Is the XFL Coming Back? Vince McMahon Is Reviving His Failed NFL Competitor: Reports [Updating]

UPDATE: 3:20 p.m. ET— It's official: the XFL will be coming back. That's according to Vince McMahon, the WWE chief who launched the league in 2001 and plans to reboot the league in 2020. 

In a call with reporters Thursday, McMahon said the plan is to have eight teams play a 10-game a season that would begin in late January or early February. McMahon promised innovation without offering many concrete details, and noted that the league will be "fan-centric." 

"Quite frankly, we're going to give the game of football back to the fans," McMahon said.

He also said the game would be free of politics and social statements, while further promising the on-field product would be filmed and streamed in interesting ways.

Original story:

The ill-fated but much-hyped XFL could be back for a long-delayed second season after taking nearly two decades off. Reports Thursday, from ESPN's Darren Rovell and Adam Silverstein of CBS, suggested a planned 3 p.m. ET press conference from WWE's Vince McMahon—who created the league in 2001—would announce the revival of the football league.

But anyone hoping for an immediate NFL competitor (or an NFL farm system) could be disappointed. Silverstein reported that the planned league isn't expected to actually start up until 2020. Citing unnamed sources, he wrote that the WWE chief "apparently learned his lesson" from the last go-round, when the XFL was hurried into existence and ultimately flamed out after just one season.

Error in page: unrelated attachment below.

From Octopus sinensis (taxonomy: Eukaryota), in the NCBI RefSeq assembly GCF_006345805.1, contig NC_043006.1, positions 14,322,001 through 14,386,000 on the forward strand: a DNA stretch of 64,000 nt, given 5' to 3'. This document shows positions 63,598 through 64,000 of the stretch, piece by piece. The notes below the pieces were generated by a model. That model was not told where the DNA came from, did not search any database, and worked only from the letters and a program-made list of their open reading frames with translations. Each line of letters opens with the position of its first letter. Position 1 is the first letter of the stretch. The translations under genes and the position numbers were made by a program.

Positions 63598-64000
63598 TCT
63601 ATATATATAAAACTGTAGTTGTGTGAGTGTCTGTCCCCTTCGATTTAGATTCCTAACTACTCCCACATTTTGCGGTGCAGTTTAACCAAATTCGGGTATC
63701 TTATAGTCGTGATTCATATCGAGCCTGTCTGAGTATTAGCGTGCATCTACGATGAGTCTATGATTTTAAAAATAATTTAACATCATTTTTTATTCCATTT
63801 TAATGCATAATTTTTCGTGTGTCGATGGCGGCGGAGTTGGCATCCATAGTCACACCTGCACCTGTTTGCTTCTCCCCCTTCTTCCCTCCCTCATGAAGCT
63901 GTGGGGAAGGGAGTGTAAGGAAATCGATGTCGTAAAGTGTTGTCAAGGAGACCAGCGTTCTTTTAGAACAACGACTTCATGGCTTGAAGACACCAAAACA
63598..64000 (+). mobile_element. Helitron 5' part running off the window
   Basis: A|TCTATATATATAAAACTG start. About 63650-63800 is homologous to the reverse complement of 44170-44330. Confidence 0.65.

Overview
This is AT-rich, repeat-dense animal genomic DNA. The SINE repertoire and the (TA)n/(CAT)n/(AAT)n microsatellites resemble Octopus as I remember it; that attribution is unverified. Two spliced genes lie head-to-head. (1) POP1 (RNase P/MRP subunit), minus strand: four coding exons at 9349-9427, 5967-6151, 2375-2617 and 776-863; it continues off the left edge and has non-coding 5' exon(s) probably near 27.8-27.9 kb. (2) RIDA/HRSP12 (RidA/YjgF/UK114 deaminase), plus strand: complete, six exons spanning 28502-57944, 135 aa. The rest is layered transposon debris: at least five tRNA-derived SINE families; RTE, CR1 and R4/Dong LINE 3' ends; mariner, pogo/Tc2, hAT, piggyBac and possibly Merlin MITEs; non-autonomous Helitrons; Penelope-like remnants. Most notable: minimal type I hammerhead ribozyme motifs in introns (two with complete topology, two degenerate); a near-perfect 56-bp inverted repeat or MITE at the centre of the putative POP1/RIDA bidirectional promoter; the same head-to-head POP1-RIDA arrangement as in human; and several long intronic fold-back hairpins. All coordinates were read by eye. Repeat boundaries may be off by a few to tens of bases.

It has been rumored for months that McMahon would reboot the XFL. Rovell noted, for instance, that the WWE had trademarked "He Hate Me," the nickname of one of the league's most popular players, Rod Smart. McMahon also funded a company called Alpha Entertainment, with the stated purpose of making investments in sports, including professional football.

While the original XFL didn't last, it was an interesting experiment that left its mark on the American sporting landscape. Billed as more fun and more violent—an altogether rowdier alternative to the NFL—its games aired on NBC during the NFL's offseason. In the end, it didn't do enough to differentiate itself from the football behemoth it tried to rival. But several players from the league—like Smart and quarterback and XFL MVP Tommy Maddox—did have NFL careers after the XFL folded.

This story is developing and will be updated as necessary...